by Adam Thomas book_printbook
Is your avatar an authentic Christian?   (2011-05-23)
Reverend Adam Thomas was one of the first in the Millennial generation to be ordained to the Episcopal priesthood. He writes a daily online devotional, devotiONEighty, and publishes a blog entitled WhereTheWind. Through these and other outlets, he maintains a voice in the virtual world on the need for and challenges of being authentic disciples of Jesus Christ in both the real world and in the digital environment. Thomas identifies both connection and communion as foundational to the Christian experience. He cautions that the virtual environment can provide the unaware with a false sense of intimacy. He distinguishes this from the Biblical concept of relationship and communion taught by Jesus during His earthly ministry. Thomas teaches how to move from superficial connection to authentic communion. He provides practical guidance in the real-world spiritual disciplines of prayer, meditation, Bible study and sacrificial living.
In addition to promoting the opportunities the internet provides for spiritual connection, Thomas cautions his readers to stay vigilant against some of the dangers inherent in the virtual world. For example, the knowledge-base online is virtually unlimited. There is a danger in relying on the ease of using internet search engines for knowledge-seeking in lieu of relying on memory and of personally developing and using critical thinking skills. With lack of practice, an individual’s mental capacity for learning, understanding and critical thinking can be diminished. In speaking to digital disciples, Thomas expresses concern that an increased reliance on the wealth of online spiritual resources can result in the decline of time spent practicing spiritual disciplines offline. Rather than hiding scripture in one’s heart, individuals are choosing to outsource that function to keyword searching on the internet. Rather than actually praying, the internet offers literally millions of pages to read about prayer. These practices can result in the decline of an individual’s personal communion with God.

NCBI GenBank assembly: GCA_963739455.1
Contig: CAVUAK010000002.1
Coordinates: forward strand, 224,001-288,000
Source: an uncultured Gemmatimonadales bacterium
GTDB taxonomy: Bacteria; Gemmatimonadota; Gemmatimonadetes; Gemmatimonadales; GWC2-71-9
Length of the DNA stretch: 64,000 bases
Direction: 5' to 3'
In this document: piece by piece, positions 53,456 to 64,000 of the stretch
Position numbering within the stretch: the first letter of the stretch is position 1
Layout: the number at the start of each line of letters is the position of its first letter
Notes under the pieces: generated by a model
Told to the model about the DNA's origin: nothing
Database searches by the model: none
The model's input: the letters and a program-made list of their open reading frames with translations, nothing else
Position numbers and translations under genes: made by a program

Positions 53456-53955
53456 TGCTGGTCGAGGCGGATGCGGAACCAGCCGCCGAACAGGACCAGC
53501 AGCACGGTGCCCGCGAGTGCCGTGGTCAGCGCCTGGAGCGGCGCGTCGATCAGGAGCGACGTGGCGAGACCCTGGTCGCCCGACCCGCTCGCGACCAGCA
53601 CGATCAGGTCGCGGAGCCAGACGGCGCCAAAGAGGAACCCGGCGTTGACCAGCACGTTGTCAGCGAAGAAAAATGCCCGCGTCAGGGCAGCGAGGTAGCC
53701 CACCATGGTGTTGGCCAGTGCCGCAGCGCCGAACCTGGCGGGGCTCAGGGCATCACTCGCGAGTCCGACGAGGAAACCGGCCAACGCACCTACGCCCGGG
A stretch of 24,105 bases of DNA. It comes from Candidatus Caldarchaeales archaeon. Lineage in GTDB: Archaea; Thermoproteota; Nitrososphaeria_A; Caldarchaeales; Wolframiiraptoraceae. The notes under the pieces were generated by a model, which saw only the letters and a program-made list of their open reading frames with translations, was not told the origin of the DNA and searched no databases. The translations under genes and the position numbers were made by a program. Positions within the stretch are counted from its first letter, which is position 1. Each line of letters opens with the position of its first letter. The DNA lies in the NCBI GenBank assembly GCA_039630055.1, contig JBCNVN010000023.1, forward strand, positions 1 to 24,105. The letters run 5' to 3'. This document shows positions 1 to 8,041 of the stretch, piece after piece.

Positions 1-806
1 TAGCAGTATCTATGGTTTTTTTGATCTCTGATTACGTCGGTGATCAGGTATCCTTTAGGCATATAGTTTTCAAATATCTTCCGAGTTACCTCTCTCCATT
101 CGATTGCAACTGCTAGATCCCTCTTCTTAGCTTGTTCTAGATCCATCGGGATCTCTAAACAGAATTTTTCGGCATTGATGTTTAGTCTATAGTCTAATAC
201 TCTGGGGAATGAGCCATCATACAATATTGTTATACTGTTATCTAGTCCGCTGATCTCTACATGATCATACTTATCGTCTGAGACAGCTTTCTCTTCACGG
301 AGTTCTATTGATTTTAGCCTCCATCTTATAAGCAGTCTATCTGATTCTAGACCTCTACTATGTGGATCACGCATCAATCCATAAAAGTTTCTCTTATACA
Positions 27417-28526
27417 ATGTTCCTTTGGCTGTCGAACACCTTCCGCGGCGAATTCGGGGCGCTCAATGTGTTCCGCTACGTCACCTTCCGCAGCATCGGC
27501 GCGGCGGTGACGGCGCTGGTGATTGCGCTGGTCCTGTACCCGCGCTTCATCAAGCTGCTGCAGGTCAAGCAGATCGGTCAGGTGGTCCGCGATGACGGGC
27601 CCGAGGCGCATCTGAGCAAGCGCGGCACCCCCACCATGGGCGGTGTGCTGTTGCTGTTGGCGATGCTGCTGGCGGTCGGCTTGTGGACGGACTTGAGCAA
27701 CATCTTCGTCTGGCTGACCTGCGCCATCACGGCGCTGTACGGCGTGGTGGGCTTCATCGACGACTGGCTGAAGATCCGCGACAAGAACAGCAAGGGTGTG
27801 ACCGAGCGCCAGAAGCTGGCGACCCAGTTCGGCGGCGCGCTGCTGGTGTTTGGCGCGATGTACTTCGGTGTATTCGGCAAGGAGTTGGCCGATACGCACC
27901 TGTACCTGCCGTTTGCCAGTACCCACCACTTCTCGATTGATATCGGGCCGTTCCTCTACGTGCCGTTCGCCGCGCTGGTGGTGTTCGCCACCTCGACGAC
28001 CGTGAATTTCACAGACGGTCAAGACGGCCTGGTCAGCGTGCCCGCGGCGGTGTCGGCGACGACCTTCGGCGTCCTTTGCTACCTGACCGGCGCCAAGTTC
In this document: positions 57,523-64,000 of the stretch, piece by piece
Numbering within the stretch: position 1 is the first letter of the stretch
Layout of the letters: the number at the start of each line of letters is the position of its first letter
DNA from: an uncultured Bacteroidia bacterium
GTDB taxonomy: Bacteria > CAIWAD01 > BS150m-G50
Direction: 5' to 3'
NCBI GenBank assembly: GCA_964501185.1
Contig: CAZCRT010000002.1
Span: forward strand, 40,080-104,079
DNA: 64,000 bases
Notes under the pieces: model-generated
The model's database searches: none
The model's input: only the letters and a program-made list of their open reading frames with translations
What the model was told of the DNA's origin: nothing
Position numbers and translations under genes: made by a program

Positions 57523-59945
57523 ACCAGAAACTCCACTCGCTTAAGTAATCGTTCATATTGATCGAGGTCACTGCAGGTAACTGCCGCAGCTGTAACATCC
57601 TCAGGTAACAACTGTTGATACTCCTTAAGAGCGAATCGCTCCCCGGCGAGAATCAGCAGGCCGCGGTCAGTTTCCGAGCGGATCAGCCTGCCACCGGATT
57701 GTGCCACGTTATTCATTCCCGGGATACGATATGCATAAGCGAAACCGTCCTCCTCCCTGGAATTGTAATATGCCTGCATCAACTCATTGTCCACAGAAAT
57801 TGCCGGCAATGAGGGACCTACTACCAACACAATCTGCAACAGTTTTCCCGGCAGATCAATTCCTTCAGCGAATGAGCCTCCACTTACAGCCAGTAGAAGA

In Digital Disciple, Thomas brings that discourse to a book format. His writing is casual, his tone conversational, and his personality engaging. Yes, he expressly identifies himself as one of the youngest Episcopal priests but you will find no air of superiority or condescension. It is only given to validate his unique perspective on the subject matter. His intent in writing is to engage the local church body in an exchange of ideas on discipleship and what that might look like in today’s world. Rev. Thomas broadens his audience via footnotes where he clarifies and defines colloquial terms that may not be familiar to older readers who are interested in reaching out to today’s youth. His message is valid for the Church today. The topics discussed in Digital Disciple hold potential for small group discussions at the local level as well as for breakout sessions at youth pastor conferences.
NOTE: I requested and received a galley of this title from NetGalley but made no commitment to write a review.
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